AW2 Veteran Participates in USA Hockey Disabled Festival

By Tania Meireles, WTC Stratcom

AW2 Veteran Joe Bowser playing hockey.

AW2 Veteran Joe Bowser playing hockey.

AW2 Veteran Joe Bowser is a member of the U.S. Stand-Up National Amputee Hockey Team, and he and his team participated in the USA Hockey Disabled Festival in Maryland recently. The Festival encompassed all four disciplines of disabled hockey, including deaf/hard of hearing hockey, special hockey, sled hockey, and standing/amputee hockey. A total of 50 teams competed in the event in nine divisions with athletes of all ages. I was able to ask him a few questions about his thoughts on the festival.

Who did your team play against? How was the game?

We played against the USA Warriors team made up of wounded warriors from Walter Reed Army Medical Center (WRAMC). It was a tough game, but our team [the National team] was able to overcome the Warriors. The Warriors played together really well—they are very talented. We also played against the Canadian Embassy Team, and the Canadians won that game by two.

Did other wounded warriors play hockey during the Festival?

The USA Warriors from WRAMC played the San Antonio Rampage [wounded warriors from Brooke Army Medical Center]. It was great to see these Soldiers play in this game and have fun. I think sports provide wounded warriors with great exercise and lets them see the things they can do instead of what they can’t do. Congrats to the Rampage for winning that game.

What other games did you enjoy seeing at the Festival?

It was really cool to see children and young adults with disabilities out there on the ice. I love seeing their excitement to go out there and utilize what they have—capitalize on their abilities. It is the same thing with us [wounded warriors]. I look forward to doing it again next year!

Watch the 2010 Paralympic Winter Games Highlights on NBC

AW2 Veteran Andy Soule skis to a bronze medal at the 2010 Paralympic Winter Games in Vancouver, Canada.

AW2 Veteran Andy Soule skis to a bronze medal at the 2010 Paralympic Winter Games in Vancouver, Canada.

By Sarah Greer, Stratcom

 

Tomorrow, NBC is broadcasting a highlights show of the 2010 Paralympic Winter Games from 3:30 – 5:00pm EST. As a big fan of the Olympics in general, I’m excited to see footage of the amazing American athletes from Vancouver.

During the show, I’ll particularly be watching for the two AW2 Veterans: Heath Calhoun and Andy Soule. You can read more about their experience on BG Gary Cheek’s blog for the Warrior Transition Command. Heath was elected by his teammates to carry the U.S. flag during the Opening Ceremony and competed in alpine skiing. Andy won America’s first medal of the Games, a bronze in the men’s sitting 2.4km pursuit biathlon.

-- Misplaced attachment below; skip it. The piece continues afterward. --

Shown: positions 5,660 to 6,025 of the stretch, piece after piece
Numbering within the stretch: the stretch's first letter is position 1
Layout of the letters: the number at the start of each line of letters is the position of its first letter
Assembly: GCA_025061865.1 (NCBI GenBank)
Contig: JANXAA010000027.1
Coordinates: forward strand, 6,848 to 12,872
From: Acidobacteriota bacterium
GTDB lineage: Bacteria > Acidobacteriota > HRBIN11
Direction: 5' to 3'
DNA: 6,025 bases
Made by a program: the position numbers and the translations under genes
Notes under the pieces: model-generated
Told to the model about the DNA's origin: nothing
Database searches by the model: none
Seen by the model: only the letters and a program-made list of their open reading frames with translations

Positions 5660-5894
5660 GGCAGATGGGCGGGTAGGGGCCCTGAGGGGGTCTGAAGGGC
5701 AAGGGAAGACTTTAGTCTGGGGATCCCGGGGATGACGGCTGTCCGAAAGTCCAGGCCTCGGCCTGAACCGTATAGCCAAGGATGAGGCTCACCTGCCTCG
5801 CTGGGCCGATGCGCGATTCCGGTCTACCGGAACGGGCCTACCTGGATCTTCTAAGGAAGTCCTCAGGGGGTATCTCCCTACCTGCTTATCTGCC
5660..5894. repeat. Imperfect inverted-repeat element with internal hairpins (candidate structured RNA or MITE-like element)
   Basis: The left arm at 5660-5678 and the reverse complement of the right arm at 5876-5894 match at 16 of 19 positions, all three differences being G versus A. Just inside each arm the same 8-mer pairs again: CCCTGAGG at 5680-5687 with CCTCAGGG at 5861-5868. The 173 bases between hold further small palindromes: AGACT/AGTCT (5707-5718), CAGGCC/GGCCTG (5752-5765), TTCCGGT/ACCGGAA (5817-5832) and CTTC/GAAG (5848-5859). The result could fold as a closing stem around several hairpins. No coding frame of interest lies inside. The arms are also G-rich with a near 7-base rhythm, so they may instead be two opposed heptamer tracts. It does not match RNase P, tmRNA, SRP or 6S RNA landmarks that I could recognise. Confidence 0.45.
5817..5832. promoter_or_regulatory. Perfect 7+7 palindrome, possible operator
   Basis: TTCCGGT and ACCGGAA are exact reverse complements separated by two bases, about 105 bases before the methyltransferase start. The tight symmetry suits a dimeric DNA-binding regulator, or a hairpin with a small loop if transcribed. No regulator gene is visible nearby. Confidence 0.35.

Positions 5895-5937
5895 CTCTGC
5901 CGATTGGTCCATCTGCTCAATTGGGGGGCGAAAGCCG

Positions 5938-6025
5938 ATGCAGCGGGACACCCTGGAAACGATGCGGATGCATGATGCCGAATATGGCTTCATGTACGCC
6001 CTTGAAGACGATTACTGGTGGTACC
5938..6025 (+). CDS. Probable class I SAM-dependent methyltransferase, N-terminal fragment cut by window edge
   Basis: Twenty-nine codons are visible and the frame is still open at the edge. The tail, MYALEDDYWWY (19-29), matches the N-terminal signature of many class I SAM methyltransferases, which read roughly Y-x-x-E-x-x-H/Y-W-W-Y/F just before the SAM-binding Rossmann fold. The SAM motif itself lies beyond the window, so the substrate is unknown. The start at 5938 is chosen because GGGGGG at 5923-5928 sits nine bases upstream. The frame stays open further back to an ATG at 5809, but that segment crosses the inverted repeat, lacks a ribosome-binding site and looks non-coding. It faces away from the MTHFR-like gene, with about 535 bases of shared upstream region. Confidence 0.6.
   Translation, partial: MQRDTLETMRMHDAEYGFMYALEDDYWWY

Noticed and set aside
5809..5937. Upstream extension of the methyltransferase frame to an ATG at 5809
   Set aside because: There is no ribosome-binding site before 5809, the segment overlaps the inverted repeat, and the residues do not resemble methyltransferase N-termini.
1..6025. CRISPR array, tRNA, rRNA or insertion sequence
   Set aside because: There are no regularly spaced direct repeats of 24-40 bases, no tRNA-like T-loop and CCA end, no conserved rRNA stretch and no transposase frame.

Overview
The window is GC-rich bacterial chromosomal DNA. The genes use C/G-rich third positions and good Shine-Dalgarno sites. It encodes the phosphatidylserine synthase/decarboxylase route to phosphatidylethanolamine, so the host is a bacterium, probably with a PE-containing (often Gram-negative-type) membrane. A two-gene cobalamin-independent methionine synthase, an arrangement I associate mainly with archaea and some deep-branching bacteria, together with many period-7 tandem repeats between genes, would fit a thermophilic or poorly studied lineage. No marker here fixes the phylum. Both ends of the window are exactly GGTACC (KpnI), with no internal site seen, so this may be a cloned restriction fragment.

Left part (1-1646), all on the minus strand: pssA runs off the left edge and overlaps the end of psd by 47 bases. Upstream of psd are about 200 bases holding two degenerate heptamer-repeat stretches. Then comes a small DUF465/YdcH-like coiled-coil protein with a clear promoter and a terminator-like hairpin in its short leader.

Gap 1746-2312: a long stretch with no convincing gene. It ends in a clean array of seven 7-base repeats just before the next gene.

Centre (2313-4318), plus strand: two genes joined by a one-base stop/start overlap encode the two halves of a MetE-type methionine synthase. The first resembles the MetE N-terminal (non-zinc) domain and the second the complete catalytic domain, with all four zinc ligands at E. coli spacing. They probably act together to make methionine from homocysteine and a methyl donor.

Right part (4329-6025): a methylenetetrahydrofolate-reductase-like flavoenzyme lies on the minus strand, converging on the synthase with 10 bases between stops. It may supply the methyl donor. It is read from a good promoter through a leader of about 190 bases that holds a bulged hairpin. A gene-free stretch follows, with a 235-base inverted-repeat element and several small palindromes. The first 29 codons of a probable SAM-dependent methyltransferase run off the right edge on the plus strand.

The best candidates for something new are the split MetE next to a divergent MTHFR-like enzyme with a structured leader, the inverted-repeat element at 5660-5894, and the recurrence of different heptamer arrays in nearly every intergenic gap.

I hope you will also tune in and enjoy the coverage.

AW2 Weekly Digest March 29-April 2

  • AW2 Soldier SPC Jake Altman, featured in Stars and Stripes, found new freedom in scuba classes.
  • AW2 Veterans John Barnes and John Felix, featured in DOD News, participated in the 24th annual National Disabled Veterans Winter Sports Clinic.
  • AW2 Soldier 1LT Brian Brennan, featured in The Tampa Tribune, participated in the Honda Grand Prix 5-kilometer road race.
  • AW2 Veterans Heath Calhoun, Robert Canine, Nathan Hunt, Wesley Leon-Barrientos, Ryan Newell, and Joshua Wells, featured on PR Newswire, will receive specially adapted houses from a nonprofit.
  • AW2 Veterans Heath Calhoun and Andy Soule were mentioned in a DOD News article about the National Disabled Veterans Winter Sports Clinic providing disabled Veterans a pathway to the Paralympics.
  • AW2 Veteran Heath Calhoun, featured on the NASCAR Web site, was selected as the namesake for the NASCAR Sprint Cup Series race and will serve as Grand Marshal on May 1.
  • AW2 Soldier CPT Ivan Castro was featured on the Realneo Web site in an article about blind faith and determination.
  • BG Gary Cheek, Warrior Transition Command Commander, and AW2 Soldier LTC Greg Gadson and AW2 Veteran Nathan Hunt, featured in Business Wire, participated in the 2nd Annual Texas Challenge.
  • AW2 Advocate Christine Cook and AW2 Veteran Aubrey Jollotta were featured in a KUNC Community Radio article about the support he received from AW2 and National Organization on Disability.
  • AW2 Veteran Larry Henderson was featured in the News Herald in an article about writing a book providing an outlet for what he was feeling.
  • AW2 Soldier 2LT Richard Ingram, featured in DOD News, is an inspiration for a couple running a synchronized 50-mile run.
  • AW2 Veteran Toby Montoya was featured in the South Town Star in an article about his injury, recovery, and hopes to help other injured Soldiers.
  • AW2 Veteran Ryan Newell, featured in The Kansan, was selected by a national nonprofit organization to receive a new house.
  • AW2 Soldier SFC Josh Olson was featured in a MSNBC series on a prosthetic team’s efforts to help victims of the Haiti earthquake.
  • AW2 Veteran Andy Soule was featured in Yahoo! News article about the Paralympics going back to its military roots.

The appearance of external hyperlinks does not constitute endorsement by the United States Department of Defense of the linked web sites, or the information, products or services contained therein. For other than authorized activities such as military exchanges and Morale, Welfare and Recreation (MWR) sites, the United States Department of Defense does not exercise any editorial control over the information you may find at these locations.